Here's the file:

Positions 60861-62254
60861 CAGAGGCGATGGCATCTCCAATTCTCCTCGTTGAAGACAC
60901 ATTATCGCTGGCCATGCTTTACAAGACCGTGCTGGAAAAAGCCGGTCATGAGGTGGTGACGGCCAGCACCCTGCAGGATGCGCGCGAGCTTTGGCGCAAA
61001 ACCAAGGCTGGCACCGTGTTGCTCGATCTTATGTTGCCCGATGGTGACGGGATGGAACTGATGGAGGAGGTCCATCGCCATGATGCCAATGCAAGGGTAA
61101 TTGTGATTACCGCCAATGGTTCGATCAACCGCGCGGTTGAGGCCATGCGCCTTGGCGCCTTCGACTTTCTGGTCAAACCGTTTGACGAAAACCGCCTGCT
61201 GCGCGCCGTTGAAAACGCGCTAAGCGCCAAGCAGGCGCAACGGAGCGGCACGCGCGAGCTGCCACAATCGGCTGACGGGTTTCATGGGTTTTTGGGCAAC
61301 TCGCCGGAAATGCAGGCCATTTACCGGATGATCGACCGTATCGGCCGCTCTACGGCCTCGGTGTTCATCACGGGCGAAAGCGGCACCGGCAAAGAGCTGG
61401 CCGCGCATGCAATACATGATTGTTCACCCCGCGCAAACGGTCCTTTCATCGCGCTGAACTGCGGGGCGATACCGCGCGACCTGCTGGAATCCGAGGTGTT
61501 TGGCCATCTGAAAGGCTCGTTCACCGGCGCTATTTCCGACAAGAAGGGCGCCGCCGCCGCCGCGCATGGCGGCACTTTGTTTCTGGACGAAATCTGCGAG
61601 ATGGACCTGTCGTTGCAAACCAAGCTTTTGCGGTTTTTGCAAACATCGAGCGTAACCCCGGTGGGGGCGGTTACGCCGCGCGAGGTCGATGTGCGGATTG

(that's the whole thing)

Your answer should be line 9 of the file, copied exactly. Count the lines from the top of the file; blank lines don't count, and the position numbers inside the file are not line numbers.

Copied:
61501 TGGCCATCTGAAAGGCTCGTTCACCGGCGCTATTTCCGACAAGAAGGGCGCCGCCGCCGCCGCGCATGGCGGCACTTTGTTTCTGGACGAAATCTGCGAG